Challenging Einstein’s theory about gravity in deep space

ERC grantee Dr Kazuya Koyama, originally from Japan, tests gravity, specifically whether Albert Einstein’s general theory of relativity can be applied beyond our solar system. At present general relativity works in our galaxy but is less convincing at the far borders of our universe which is rapidly expanding and needs weird energy to explain this. Dr Koyama is hoping that observations in deep space will show that the theory can be modified to work on a larger scale so that this strange 'dark energy' is not needed – removing one of cosmology's biggest mysteries.

On the occasion of the signing of a new agreement with the Japanese Science and Technology Agency to encourage top Japanese researchers to temporarily join ERC-funded teams in Europe, the ERC interviewed Dr Kazuya Koyama about his international career and how he believes this helps strengthen scientific partnerships between researchers in Europe and Japan.

10-07-2018 | Image: © ETH Zurich – IRIS – MSRL Portrait: © ETH Zurich – IRIS – MSRL

Microrobots for improved eye surgery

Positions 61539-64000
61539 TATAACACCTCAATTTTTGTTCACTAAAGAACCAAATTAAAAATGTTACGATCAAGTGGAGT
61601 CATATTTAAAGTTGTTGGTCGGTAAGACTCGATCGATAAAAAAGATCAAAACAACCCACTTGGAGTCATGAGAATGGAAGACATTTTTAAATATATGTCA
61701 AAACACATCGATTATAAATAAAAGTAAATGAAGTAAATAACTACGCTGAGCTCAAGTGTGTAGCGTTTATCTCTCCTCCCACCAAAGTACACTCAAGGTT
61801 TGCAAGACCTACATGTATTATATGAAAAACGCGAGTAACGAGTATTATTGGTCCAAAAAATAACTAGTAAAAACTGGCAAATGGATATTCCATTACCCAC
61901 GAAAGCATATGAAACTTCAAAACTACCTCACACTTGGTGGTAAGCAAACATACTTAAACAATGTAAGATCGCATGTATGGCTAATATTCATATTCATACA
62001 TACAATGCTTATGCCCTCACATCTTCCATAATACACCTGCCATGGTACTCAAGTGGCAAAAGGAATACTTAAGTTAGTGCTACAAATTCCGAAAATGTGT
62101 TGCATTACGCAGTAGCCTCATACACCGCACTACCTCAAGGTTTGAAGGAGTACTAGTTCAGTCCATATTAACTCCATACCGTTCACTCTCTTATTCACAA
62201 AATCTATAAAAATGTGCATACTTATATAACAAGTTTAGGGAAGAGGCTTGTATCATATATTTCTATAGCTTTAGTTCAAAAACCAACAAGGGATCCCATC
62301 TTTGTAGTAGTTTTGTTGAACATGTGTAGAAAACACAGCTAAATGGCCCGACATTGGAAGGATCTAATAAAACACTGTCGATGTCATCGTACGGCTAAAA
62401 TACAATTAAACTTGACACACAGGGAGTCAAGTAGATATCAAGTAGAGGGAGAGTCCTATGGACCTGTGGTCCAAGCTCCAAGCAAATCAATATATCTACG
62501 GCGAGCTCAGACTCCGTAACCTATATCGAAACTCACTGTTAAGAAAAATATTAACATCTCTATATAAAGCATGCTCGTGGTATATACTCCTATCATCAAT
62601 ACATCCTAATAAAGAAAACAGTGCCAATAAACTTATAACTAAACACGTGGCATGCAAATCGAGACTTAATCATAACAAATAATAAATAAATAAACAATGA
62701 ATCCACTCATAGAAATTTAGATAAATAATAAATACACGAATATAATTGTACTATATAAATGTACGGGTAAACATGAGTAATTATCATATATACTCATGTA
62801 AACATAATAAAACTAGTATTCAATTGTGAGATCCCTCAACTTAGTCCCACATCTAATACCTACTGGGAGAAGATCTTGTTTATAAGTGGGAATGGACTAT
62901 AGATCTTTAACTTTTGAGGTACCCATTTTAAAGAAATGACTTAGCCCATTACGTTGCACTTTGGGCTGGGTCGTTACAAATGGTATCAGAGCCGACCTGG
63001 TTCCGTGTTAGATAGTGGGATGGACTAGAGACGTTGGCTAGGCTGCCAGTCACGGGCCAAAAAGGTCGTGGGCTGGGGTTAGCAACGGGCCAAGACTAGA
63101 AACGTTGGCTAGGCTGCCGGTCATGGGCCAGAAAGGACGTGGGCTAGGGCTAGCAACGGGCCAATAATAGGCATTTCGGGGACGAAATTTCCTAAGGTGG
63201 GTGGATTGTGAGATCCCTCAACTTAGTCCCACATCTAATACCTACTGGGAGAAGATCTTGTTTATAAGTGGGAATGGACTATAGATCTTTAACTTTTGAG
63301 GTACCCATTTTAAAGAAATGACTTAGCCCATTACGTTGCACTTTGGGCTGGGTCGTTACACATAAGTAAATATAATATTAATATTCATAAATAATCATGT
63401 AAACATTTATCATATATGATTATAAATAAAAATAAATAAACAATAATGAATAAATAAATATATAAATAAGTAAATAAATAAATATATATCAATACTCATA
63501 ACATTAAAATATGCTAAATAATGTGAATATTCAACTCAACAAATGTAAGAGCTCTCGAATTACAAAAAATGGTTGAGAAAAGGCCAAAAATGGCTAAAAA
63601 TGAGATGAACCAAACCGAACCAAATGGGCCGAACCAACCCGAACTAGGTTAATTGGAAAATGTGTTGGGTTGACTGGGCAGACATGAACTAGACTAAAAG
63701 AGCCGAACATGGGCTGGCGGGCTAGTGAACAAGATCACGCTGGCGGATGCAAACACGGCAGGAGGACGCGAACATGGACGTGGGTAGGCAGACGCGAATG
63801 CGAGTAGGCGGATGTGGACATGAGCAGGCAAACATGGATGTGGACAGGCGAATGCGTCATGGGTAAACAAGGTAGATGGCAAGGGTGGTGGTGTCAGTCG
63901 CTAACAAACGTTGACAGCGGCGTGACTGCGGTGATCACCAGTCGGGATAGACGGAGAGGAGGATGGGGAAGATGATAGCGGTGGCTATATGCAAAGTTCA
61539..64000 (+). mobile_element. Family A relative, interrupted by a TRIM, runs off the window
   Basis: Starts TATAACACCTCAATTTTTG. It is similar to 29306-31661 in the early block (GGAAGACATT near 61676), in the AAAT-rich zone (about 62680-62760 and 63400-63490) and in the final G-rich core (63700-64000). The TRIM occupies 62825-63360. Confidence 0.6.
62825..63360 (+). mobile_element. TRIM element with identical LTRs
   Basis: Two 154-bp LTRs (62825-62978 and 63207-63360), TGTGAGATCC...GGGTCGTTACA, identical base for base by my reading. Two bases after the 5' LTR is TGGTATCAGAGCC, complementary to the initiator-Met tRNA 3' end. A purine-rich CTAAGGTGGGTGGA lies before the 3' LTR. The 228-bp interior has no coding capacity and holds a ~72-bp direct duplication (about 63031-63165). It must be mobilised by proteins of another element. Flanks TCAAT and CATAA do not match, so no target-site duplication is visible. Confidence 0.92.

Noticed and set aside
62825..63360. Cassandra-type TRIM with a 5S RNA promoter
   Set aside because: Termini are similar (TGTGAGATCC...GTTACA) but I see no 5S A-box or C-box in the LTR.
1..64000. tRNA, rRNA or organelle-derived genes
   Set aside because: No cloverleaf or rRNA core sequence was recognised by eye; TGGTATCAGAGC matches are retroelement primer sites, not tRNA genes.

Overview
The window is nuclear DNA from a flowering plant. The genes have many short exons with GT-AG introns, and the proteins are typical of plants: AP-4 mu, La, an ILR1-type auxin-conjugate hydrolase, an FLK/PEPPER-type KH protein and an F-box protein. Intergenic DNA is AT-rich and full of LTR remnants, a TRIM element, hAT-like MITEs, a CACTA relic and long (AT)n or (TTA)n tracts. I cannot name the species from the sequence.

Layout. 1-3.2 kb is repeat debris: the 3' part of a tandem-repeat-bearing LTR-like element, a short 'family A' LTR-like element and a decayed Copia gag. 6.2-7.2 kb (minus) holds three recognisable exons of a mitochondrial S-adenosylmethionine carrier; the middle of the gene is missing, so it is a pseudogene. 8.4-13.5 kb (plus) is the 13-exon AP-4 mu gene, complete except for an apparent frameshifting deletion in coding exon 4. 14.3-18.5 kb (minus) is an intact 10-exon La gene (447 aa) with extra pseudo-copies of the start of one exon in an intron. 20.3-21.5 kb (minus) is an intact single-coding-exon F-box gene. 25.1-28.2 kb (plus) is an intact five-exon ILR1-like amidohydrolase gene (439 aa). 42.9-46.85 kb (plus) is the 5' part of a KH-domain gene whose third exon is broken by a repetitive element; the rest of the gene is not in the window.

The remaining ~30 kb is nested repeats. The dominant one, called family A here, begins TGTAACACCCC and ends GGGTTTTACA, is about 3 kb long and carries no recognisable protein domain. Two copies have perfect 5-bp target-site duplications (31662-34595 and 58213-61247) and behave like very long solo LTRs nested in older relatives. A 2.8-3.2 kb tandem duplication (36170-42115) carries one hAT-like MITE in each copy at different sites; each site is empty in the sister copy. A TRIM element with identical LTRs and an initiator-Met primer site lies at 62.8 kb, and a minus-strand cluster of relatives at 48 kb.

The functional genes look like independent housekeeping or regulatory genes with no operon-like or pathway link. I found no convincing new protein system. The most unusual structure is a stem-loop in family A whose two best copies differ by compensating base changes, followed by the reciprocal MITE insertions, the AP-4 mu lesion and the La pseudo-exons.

Originally published in May 2015

Updated in July 2018

With an aging population, Europe sees a rapid increase in the number of people affected by visual disorders requiring surgical intervention. Building on the recent advances in robotic assistance in surgery as well as in precisely targeted drug delivery therapies, Prof. Bradley Nelson has designed innovative microrobotics tools to overcome the particular difficulty of manual-performed eye surgery.

22-05-2018 | © picture

Sailing the mysteries of old maps

Dr Joaquim Alves Gaspar is a man of the sea. After many years in the Portuguese Navy, he gave up plans to become an admiral in favour of pursuing a PhD in the History of Cartography. This second career led him to receive an ERC Starting Grant, the first awarded in this budding discipline. With his highly multidisciplinary team (he likes to say that, to work with him, one must be a mathematician fluent in Latin), and the experience obtained as a navigator and navigational instructor, Dr Gaspar hopes to understand how and when the first nautical charts were created. The MEDEA-CHART team is the best place in Portugal, and probably in the world, to study the history of nautical cartography, hoping that this work will provide the domain with its rightful recognition within world history.

17-04-2018 | Image: ©Shutterstock

Addressing the complexity of road traffic networks

Everyone who has ever been stuck in traffic knows how frustrating and time-wasting it can be. ERC grantee Carlos Canudas de Wit is working on a global approach to improve traffic management systems using the new technologies and innovations that have not yet been fully exploited.

20-01-2017 | Automatic electrical testing of hybrid CMOS/magnetic chips from HYMAGINE

Hot electronics get magnetic cool

The EU-funded HYMAGINE project has combined conventional electronic transistors with new magnetism-based ‘spintronic’ devices to improve information processing speeds and reduce energy consumption.